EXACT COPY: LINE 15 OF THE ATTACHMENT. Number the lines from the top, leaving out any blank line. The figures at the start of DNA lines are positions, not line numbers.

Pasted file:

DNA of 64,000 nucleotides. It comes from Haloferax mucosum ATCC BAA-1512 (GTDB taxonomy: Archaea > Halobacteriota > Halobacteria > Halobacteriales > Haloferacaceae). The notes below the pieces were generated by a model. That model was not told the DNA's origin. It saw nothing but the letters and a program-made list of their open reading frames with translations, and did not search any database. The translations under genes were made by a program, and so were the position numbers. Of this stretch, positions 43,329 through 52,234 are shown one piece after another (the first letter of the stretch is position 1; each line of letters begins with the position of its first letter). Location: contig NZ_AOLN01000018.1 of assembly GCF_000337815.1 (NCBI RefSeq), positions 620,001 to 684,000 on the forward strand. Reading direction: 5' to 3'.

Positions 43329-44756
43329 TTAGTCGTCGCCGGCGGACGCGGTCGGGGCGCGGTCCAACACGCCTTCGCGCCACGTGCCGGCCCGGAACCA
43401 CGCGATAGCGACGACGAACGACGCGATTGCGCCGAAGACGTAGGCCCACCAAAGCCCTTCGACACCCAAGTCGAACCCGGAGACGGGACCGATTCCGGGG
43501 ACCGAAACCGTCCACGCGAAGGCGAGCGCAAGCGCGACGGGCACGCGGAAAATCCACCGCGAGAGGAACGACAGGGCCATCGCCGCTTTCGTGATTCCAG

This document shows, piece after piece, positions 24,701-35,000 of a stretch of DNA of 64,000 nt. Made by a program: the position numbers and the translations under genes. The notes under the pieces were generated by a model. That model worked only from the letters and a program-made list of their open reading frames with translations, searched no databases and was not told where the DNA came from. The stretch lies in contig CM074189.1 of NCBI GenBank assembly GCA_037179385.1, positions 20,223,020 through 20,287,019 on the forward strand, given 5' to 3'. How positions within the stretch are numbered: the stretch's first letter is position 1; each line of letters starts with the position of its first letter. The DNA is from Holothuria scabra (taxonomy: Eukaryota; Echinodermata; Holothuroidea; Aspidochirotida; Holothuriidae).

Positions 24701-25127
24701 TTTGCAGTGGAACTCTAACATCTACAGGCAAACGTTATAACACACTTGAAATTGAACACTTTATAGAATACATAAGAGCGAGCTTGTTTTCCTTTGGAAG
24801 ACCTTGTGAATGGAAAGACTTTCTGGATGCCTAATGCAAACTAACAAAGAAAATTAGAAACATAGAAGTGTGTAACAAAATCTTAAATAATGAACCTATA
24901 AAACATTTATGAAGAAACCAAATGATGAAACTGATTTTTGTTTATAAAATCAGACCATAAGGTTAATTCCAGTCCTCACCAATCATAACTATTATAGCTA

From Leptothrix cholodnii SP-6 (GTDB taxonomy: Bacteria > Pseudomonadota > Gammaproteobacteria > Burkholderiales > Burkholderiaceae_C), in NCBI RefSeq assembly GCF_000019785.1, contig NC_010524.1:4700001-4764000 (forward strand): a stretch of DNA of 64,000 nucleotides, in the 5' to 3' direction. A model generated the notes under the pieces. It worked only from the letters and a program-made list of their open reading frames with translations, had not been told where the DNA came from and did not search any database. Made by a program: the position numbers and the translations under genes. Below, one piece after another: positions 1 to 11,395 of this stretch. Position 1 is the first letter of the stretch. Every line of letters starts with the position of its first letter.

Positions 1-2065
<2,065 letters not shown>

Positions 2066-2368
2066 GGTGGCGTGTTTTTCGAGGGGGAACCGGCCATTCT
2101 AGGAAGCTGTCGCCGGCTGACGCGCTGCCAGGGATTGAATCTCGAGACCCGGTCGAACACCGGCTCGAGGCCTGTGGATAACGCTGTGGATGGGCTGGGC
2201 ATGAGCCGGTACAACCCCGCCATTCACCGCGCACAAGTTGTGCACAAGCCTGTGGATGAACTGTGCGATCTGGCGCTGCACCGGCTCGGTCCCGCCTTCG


2066 GGTGGCGTGTTTTTCGAGGGGGAACCGGCCATTCT